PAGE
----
Reverse mortgage volume, securities issuance decline in June

HECM volume: Some major lenders buck trend

Despite the industrywide drop in volume, four of the top 10 reverse mortgage lenders in the country recorded gains in June.

Finance of America (FOA) added 4.1% to its endorsement tally to finish at 534 loans, after lagging behind Mutual of Omaha Mortgage in recent months. Guild Mortgage also posted a gain of 19.1% to 56 loans, while South River Mortgage and HighTechLending also managed positive growth in June.

When asked if the decline in case numbers could lead to a more tepid summer of originations, RMI President John Lunde said it was likely.

“From a case number perspective I don’t think we’ll see dramatic growth in endorsements this summer, but more of a sideways action in the recent range,” he said.

Each type of reverse mortgage use case also declined in June. “Equity takeout” loans — reverse mortgages that are neither purchases nor refinances — dropped by 4.8% from May. Purchases fell by 10.8%, while HECM-to-HECM refinances saw a large drop of 27.5%.

“It doesn’t surprise me that refis declined since it was likely driven primarily by the lending limit increase earlier this year, which was always a very limited opportunity without rates declining significantly,” Lunde said of the data. “Purchase is one we’re watching closely with the recently implemented tweak to closing costs that we expect to open that door more fully. Equity takeout is the most stable as the largest segment so the lower volatility in May makes perfect sense.”

When asked how four of the top 10 lenders managed to avoid decreases in their endorsement totals in June, Lunde said that geography is a key predictor of how such things can play out. Individual choices that lenders make in appealing to potential clients often dictates their own performance.

“Geographic regions are usually more aligned with overall industry trends, whereas individual lenders can create significant performance gaps purely from business decisions like marketing spend increase/decreases, prioritizing or de-emphasizing endorsements from a resource perspective, or farming attractive in-house sales niches (like forward loan officer relationships or servicing portfolios),” he said.

Geographically, the region that endured the least severe drop is the industry’s most prominent one. The Pacific/Hawaii region fell by only 2.6% to 594 loans for the month.

As FOA and Mutual of Omaha continue to battle for reverse mortgage industry supremacy, Lunde and RMI will be watching closely, he said.

“I do watch with interest as these two compete for the top spot for the foreseeable future as they are very different stories,” Lunde explained. ”Mutual of Omaha has a great brand and customer base outside of reverse that provides a tailwind while FOA has led the industry for several years in wholesale and acquired the largest lender with a particular strength in retail. We’re excited to see both challenging to be the champion.”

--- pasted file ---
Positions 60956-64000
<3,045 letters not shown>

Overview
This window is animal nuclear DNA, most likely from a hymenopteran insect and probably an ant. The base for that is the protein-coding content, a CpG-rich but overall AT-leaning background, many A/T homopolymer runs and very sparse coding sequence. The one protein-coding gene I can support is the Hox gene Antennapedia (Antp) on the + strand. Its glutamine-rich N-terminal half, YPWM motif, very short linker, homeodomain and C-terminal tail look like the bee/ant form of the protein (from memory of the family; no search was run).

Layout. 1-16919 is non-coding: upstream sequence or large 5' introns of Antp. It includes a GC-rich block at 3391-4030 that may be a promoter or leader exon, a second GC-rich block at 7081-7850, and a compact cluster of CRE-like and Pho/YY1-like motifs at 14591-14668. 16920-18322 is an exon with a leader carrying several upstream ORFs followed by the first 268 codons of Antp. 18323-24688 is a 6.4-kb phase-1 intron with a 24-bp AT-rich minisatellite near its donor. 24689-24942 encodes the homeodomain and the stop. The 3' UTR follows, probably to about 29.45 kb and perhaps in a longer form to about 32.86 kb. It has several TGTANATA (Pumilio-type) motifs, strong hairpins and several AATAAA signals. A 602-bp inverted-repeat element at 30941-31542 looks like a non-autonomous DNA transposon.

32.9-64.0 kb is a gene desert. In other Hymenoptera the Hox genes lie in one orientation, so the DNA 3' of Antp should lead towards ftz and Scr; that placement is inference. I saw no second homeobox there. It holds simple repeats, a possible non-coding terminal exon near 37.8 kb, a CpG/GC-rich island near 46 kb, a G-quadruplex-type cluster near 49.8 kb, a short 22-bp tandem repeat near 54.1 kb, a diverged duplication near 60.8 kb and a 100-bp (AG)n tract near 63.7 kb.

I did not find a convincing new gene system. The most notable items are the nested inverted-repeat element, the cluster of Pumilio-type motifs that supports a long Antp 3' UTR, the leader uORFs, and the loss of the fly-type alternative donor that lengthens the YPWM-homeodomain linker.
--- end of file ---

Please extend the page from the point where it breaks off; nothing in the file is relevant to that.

HMBS issuance: Moderate dip maintains historic low

As has been the case for a while, HMBS issuance remains at historically low levels, and is not expected to reach anywhere near the records set in 2022 by the time this year winds down, according to New View commentary that accompanied the data.

HMBS issuance fell by $29 million from May to a total of $497 million in June, but the same raw number of pools were issued in June as in May (86 pools). Among leading companies, FOA again claimed the top issuer spot with $159 million, a $2 million increase over May’s figure.

Longbridge Financial saw an $8 million month-over-month dip to $110 million, while Mutual of Omaha and PHH Mortgage Corp. — which will soon rebrand to Onity Mortgage — issued $95 million and $85 million in June, respectively.

When asked about the variance between the issuance levels of the top companies, New View partner Michael McCully said it doesn’t play much of a role.

“There is nothing to be read from any variance in issuance between the top four issuers; in the aggregate they have maintained a market share between 90% and 95% for years,” he said. “But, 11 issuers overall is over-capacity for an industry projecting to originate less than $6 billion in 2024.”

June’s original, first-participation production also saw a decline in June to $331 million, down from $361 million in May. Year over year, new loan production was substantially lower when looking at data from the same period in 2023, New View explained. Of the 86 pools issued in June, 24 were first-participation pools while 62 were tail pools with subsequent participations.

Changes on a monthly basis, McCully said, are largely immaterial.

“The industry is not in a good place with such low volume,” he said. “Let’s see how HMBS 2.0 affects the industry, and whether rates start to trend down more permanently.”

When asked about how New View is projecting issuance for the end of the year, McCully said it’s pretty simple to do.

“All else equal, doubling first half production gives a reasonable proxy for full year issuance,” he said.

New View also published updated HMBS issuer league tables for the first half of 2024, showing FOA with 31.9% of the overall market. It was followed by Longbridge (21.4%), Mutual of Omaha (18.4%), PHH (18%) and Traditional Mortgage Acceptance Corp. (3.6%).

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